Friday, 13th is indeed scary for some but none more so than the members and employees of Irish Wheelchair Association and another 17 Section 39 organisations as they edge closer to indefinite industrial action across their key services next week.

What’s even more scary to hear is comments from Minister for Children, Equality, Disability, Integration and Youth, Roderic O’Gorman, implying in his Dail debate last night that “meaningful engagement has or will take place” and that “The government is working on contingency plans.”

He did, however, admit that Section 39 organisations, of whom IWA is one, are “Highly dependent on state funding” and he stated that “We (the government) are the funders and therefore part of the solution responsibility lies with us in Government.”

The truth is that employers, like IWA, have been locked out of the WRC talks and that come next week many people with disabilities will left with nowhere to turn except our already overloaded public health system.

Chris Hoey, IWA’s Acting Chief Executive Officer commented “Last night, the Oireachtas debate on Section 39 pending industrial action resulted in Minister O’Gorman commenting on additional funding provided for Disability and “Private Organisations” To be clear any additional funding provided in the past has been for much needed new services not pay! Pay rates at 2008 levels and, for IWA’s frontline Personal and Programme Assistant, there is a €4.20 p.h. pay differences with HSE peers. The private organisation comment is either disingenuous or dangerously misleading. Irish Wheelchair Association is a charity and a direct service provider for HSE. No profits, no shareholders. The 5% offer is less than one year of inflation. This rhetorical merry go round has to stop, people will suffer. A measure of a civilised society is how it treats its most vulnerable, how people with disabilities are being treated is shameful.”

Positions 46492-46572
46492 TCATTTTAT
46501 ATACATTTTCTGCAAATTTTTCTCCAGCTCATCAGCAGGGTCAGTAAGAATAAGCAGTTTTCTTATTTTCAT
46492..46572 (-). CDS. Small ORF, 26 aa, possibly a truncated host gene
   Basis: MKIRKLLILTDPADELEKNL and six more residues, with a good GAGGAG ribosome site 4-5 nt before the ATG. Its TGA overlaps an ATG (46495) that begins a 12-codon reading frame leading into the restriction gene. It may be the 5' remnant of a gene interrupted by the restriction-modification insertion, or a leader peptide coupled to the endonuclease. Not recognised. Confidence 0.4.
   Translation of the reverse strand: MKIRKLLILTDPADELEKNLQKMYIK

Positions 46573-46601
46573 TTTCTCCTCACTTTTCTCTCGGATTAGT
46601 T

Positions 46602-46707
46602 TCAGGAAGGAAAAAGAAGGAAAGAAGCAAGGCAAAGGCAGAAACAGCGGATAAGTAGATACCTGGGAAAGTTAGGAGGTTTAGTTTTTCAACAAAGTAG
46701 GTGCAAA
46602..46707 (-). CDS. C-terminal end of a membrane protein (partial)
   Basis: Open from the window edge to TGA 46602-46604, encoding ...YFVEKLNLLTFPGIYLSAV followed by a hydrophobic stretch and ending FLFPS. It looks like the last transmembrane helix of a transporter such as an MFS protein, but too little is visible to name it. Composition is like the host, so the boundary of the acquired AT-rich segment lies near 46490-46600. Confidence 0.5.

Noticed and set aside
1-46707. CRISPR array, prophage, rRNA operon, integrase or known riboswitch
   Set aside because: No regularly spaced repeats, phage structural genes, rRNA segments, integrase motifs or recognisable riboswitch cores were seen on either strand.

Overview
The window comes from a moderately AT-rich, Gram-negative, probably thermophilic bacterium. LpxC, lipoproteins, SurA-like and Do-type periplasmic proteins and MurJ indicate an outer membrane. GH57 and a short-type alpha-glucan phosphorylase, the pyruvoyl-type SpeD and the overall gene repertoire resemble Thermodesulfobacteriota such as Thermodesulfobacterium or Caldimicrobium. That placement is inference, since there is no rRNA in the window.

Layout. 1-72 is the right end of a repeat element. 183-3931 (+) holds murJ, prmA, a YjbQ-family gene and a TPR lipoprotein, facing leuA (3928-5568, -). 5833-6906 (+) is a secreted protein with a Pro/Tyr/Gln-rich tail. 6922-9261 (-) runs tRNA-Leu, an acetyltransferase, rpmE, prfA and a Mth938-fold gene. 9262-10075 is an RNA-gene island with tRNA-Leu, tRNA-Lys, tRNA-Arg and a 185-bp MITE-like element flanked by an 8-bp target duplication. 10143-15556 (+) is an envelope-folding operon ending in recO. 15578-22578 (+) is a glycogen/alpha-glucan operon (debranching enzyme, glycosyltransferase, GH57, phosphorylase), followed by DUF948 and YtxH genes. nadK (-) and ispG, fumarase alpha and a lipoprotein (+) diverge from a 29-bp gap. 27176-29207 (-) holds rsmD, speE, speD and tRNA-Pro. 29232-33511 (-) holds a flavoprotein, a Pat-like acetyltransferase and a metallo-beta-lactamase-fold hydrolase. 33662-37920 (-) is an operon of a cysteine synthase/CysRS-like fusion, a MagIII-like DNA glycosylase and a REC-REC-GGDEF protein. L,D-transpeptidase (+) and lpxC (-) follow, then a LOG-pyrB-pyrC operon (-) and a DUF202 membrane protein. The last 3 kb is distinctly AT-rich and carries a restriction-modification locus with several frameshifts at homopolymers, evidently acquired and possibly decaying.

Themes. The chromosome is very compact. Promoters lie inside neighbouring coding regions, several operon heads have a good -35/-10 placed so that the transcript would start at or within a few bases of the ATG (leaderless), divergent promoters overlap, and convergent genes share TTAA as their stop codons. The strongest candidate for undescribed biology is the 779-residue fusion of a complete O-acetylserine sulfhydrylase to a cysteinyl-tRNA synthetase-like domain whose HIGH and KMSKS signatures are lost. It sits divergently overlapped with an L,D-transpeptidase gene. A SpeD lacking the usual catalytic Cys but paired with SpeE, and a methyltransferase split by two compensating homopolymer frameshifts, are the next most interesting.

This campaign is not just about pay, it’s about long-term security for people with disabilities who rely on a Personal Assistant to live their lives with some degree of independence.

It’s about the employee who is already living on a low salary trying to survive the daily inflation rates, to support themselves and their families. Many have left IWA to work with the HSE due to the higher pay rates available, and they cannot be blamed for this. However, this results in vacancies across IWA services which cannot be replaced due to an absence of applicants for a lower paid job. Essentially, no staff will result in no services, with the person with a disability ultimately suffering and losing their service.

The current pay parity gap is unfair and unjust. We need action and accountability today.

Commenting on Galway FM this morning, Abbey Smith, who receives a service from IWA said, “The Government are saying “Let them strike” but they don’t understand the impact it will have on me”.

This strike will have a devastating and catastrophic impact on every person with a disability and their families. IWA asks the Government to see common sense, step in and stop this ridiculous strike.